I love my rotisserie. I love the browned, crisp crust and even cooking it gives me. But...it does add a bunch of extra steps to grilling. Instead of just tossing the meat on the grill, I have to truss the meat, skewer the meat on the spit and forks, and carry that spit loaded with uncooked meat from my kitchen to the grill. Then I have to get my extension cord unwound so I can plug in the rotisserie motor, and start the whole thing spinning.
That last step? Unwinding the extension cord and running it to the grill? I don't have to do that any more. I picked up this battery powered rotisserie motor from Ribolator.com, and I love it. Removing that one extra step from the process, not having to mess with the cord, makes my life a little bit easier when I rotisserie grill.
I bought the battery powered motor for my farmers market demos, so I could take my rotisserie on the road. This worked better than I could have hoped; people would see the chicken, browning and rotating next to me, and it would lure them over to check on what I was doing.
Now I use this motor all the time. The two D-Cell batteries have lasted through the summer and into the fall with no signs of running out of power. The motor is powerful enough to handle everything I've thrown at it; it is rated for 25 pounds of food, which is much heavier than anything I have put on the spit. I'm going to use it with my Thanksgiving turkey this year, which will be the big test. (That said, I always grill 12 to 14 pound turkeys, not the 20 pound monsters. I'm wondering if I can fit two twelve pounders on my Summit's rotisserie spit, since I'm having a lot of people over this year. But I digress...)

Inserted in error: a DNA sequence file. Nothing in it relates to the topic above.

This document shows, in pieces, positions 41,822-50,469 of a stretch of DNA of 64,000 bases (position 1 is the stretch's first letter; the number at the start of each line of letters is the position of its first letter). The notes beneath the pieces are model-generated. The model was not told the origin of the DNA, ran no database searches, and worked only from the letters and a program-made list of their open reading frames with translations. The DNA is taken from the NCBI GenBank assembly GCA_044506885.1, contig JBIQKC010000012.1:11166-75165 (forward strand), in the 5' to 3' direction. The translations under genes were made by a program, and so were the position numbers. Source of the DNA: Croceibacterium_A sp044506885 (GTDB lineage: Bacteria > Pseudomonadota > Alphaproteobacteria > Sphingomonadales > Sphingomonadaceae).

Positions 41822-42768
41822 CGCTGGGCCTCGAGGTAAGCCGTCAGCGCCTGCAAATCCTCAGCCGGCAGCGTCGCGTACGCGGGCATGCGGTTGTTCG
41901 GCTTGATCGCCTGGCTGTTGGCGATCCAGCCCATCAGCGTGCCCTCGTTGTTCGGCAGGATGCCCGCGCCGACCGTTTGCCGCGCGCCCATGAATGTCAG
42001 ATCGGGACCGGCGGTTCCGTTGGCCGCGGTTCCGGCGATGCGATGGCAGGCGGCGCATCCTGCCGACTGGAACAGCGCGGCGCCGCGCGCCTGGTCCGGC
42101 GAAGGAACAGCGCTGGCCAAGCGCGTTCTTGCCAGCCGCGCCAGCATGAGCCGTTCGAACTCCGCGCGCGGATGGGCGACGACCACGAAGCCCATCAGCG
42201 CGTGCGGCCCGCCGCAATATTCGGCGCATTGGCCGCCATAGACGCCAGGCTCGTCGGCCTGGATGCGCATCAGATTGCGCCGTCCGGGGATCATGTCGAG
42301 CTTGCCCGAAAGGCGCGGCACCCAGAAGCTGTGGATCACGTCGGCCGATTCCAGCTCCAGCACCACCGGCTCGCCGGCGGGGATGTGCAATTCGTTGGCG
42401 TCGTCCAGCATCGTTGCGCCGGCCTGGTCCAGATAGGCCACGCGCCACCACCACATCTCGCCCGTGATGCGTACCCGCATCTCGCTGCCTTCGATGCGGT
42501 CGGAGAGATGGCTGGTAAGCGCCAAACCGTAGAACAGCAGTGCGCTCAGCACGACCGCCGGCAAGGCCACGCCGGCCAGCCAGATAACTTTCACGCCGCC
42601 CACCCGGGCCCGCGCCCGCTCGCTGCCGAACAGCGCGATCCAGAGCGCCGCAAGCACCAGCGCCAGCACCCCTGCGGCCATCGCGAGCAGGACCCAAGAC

*Another bonus: I found out the motor is very rain resistant...when I left it out overnight during a thunderstorm this week. I took the batteries out and put it in a bag full of rice for a couple of days, to absorb the water. I just put the batteries back in, and it is working like a champ.
The only minor issue with the motor is it is a little loose on my rotisserie mount; it was built for a slightly larger bracket. This results in the motor shifting around slightly when it is turning a heavy load of food. This was a little disconcerting at first, but it hasn't had any effect on the cooking - it just keeps on spinning, with a little jump at the end of every rotation when the weight on the spit grabs it.
One final advantage? I can rotisserie in the rain without fear of electrocuting myself! I use a bowl as an umbrella, and the motor is protected from the rain.
Looking for an add-on that will make your rotisserie grilling a little easier? Pick one of these up. You won't be disappointed.
What do you think? Questions? Other ideas? Leave them in the comments section below.
Click here for my rotisserie recipes.
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